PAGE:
Iowa, the Next Victim of Unclean Water

May 29, 2019

The very industry keeping Iowa afloat in 2019 might be contributing to the downfall of its communities statewide. Because where there’s a surplus of agriculture, there’s bound to be some sort of pesticide contamination. And it just so happens that private well water across Iowa is succumbing to just that.

Related by ThinkProgress, a report completed by the Environmental Working Group (EWG) and the Iowa Environmental Council found that agriculture is putting water sources at risk of contamination for nearly 300,000 Iowans who rely on well water. Among many other water contamination hardships across the country, Iowa seems to be the next victim of environmental negligence.



With little done to fix this reoccurring problem, the EPA Administrator Andrew Wheeler stated that water issues outranked climate change as the world’s leading environmental crisis. In fact, the EPA actually stopped a study of ion nitrate, a fertilizer often found penetrating private wells in Iowa, last month. So, while officials believe in the importance of clean water, there’s been scarce action to prove that belief.

Iowa has long faced the struggle for clean water, according to ThinkProgress. Des Moines Water Works (DMWW), servicing almost half a million people, has faced these struggles head-on while constantly dealing with nitrate contamination from upstream farms. Luckily, they’ve tried to do their party by suing three Iowa counties and constantly warring with the Iowa Farm Bureau and state lawmakers.




The big problem is this: while many agricultural big-wigs are not being held accountable for their contamination issues, the rural state of Iowa has hundreds of thousands of people who rely on private well water. To make matters worse, those wells go unregulated and are often not subjected to testing. Thus, the problem gets swept under the rug—until now.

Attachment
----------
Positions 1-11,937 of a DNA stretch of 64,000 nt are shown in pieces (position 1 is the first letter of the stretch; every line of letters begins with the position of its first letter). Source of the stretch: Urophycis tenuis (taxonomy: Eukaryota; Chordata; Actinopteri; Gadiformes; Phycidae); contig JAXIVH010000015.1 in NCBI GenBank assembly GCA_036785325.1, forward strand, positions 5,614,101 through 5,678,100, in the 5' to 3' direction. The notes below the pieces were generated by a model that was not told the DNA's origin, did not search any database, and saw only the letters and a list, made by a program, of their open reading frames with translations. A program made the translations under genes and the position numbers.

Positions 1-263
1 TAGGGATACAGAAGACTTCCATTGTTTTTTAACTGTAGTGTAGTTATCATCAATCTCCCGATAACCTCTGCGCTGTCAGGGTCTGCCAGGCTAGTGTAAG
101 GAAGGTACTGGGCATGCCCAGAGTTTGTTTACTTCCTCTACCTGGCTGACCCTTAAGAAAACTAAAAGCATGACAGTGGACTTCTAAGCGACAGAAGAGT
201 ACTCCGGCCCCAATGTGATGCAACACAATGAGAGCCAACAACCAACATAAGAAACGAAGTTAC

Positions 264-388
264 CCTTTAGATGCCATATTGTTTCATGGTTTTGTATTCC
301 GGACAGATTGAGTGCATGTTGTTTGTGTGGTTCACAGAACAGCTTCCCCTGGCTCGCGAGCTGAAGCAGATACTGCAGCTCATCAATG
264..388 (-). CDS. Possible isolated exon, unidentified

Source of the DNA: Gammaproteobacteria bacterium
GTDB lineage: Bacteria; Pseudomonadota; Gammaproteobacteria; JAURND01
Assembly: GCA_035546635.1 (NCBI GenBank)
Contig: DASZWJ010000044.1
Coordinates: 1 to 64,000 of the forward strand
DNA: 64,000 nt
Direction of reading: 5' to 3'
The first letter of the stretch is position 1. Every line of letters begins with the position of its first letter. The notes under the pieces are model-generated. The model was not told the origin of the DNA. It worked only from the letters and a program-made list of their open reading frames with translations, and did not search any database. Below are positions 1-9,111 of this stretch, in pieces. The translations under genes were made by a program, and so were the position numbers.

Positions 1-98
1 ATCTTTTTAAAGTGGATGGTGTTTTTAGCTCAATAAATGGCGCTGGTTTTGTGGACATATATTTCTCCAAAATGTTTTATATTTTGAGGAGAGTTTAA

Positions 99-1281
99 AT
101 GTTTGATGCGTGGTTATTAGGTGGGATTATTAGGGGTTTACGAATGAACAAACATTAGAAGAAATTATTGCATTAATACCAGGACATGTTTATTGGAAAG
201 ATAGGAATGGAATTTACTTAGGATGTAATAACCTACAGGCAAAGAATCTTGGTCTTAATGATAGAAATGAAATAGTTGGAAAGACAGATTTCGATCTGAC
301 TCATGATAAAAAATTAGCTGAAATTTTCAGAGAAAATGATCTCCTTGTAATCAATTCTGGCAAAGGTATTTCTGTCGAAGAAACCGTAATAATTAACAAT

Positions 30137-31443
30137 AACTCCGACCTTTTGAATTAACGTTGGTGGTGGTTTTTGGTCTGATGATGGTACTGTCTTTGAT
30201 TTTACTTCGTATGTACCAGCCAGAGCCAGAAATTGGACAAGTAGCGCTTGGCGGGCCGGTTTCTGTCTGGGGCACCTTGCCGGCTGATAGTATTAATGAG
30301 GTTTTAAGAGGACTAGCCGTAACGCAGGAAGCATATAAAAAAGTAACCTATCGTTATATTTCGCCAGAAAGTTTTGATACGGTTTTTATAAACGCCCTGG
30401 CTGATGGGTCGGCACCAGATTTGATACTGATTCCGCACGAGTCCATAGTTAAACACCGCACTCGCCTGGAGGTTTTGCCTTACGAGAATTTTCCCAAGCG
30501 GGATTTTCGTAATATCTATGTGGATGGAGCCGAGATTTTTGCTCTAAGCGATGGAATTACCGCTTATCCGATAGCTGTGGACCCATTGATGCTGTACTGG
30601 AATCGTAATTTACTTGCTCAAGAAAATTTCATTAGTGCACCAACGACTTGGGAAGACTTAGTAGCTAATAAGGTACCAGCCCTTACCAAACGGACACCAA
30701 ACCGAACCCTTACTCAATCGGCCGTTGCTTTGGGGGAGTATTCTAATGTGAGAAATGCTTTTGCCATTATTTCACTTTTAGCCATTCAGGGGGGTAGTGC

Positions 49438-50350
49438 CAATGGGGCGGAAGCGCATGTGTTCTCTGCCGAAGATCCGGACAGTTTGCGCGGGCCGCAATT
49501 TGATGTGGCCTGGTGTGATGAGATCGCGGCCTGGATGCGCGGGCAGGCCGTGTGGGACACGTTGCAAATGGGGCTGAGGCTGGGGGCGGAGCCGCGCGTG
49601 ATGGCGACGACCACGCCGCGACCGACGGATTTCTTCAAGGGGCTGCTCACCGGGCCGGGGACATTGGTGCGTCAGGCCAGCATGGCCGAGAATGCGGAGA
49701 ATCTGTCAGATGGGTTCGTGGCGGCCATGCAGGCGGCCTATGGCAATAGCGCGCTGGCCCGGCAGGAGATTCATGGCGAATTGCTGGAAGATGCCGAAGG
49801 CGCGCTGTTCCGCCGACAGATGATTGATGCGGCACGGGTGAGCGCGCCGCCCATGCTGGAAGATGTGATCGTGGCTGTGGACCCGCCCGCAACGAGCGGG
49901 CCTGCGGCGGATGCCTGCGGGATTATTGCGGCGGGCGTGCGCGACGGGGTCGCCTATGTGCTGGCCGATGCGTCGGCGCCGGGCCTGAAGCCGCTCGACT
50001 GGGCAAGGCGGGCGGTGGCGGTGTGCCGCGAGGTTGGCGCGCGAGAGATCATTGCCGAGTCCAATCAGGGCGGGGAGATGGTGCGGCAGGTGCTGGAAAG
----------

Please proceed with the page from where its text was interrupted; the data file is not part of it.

Information from the Iowa Department of Natural Resources (DNR), and compiled by ThinkProgress, found that only 55,000 wells in the state were tested for nitrate, bacteria, or both between 2002 and 2017. That’s startling when you consider than an estimated 230,000 to 290,000 Iowans count on private wells for their drinking water. And, over 16 years, about 75% of private wells tested at unsafe levels of nitrate, coliform bacteria, and fecal coliform bacteria…all of which could lead to cancer and birth defects.



According to the article, the EPA has determined that there is no safe level of coliform bacteria in drinking water, even though over 40% of those wells tested positive for it. And though the EPA says the legal limit of nitrates in water is at 10 parts per million, around 12% of these wells tested had amounts that exceeded it.

Though this is a known problem, neither Iowa nor the federal government require the testing or regulation of private wells, leaving the majority of Iowans to merely face the inevitable consequences. In the article by ThinkProgress, they quoted Anne Weir Schechinger, a senior economics analyst with EWG, saying:


“A lot of people don’t know what to do…I really think the EPA could be doing more oversight there.”


Schechinger also noted that the EPA gives each individual state the control over their own water, and despite this, could likely expand its authority through finances and education to help those in need of cleaner private well water. Though, a spokesperson from the EPA did say that they encourage private well owners to test their wells regularly for contaminants.




Though there’s little we can do immediately about changing how our country views the importance of clean drinking water, what you can do is be an advocate. No matter where you reside, it’s likely that communities you know and love face water contamination problems. The good news? The 2020 election cycle is approaching, giving you the opportunity to elect officials who make clean water—a fundamental human right—a priority.


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So, don’t settle for contaminated water. Find the nearest Primo® Water retailer to you.